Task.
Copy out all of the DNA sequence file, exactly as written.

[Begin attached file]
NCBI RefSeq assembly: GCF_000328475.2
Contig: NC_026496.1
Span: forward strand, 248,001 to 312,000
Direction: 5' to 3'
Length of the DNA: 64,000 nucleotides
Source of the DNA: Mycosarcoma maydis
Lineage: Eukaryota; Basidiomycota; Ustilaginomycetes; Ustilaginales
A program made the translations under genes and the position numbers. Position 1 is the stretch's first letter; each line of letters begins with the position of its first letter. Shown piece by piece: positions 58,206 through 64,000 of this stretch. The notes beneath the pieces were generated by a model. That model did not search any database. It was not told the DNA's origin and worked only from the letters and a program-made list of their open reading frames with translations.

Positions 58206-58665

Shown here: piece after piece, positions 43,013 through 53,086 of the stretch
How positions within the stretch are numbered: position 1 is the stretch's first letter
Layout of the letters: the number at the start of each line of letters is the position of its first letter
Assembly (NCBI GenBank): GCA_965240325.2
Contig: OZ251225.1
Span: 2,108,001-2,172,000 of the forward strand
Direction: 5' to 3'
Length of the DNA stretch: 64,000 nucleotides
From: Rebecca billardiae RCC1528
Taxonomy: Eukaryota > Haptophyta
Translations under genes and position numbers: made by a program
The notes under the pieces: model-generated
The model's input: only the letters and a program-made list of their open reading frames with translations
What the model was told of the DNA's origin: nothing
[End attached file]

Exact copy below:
NCBI RefSeq assembly: GCF_000328475.2
Contig: NC_026496.1
Span: forward strand, 248,001 to 312,000
Direction: 5' to 3'
Length of the DNA: 64,000 nucleotides
Source of the DNA: Mycosarcoma maydis
Lineage: Eukaryota; Basidiomycota; Ustilaginomycetes; Ustilaginales
A program made the translations under genes and the position numbers. Position 1 is the stretch's first letter; each line of letters begins with the position of its first letter. Shown piece by piece: positions 58,206 through 64,000 of this stretch. The notes beneath the pieces were generated by a model. That model did not search any database. It was not told the DNA's origin and worked only from the letters and a program-made list of their open reading frames with translations.

Positions 58206-58665

Shown here: piece after piece, positions 43,013 through 53,086 of the stretch
How positions within the stretch are numbered: position 1 is the stretch's first letter
Layout of the letters: the number at the start of each line of letters is the position of its first letter
Assembly (NCBI GenBank): GCA_965240325.2
Contig: OZ251225.1
Span: 2,108,001-2,172,000 of the forward strand
Direction: 5' to 3'
Length of the DNA stretch: 64,000 nucleotides
From: Rebecca billardiae RCC1528
Taxonomy: Eukaryota > Haptophyta
Translations under genes and position numbers: made by a program
The notes under the pieces: model-generated
The model's input: only the letters and a program-made list of their open reading frames with translations
What the model was told of the DNA's origin: nothing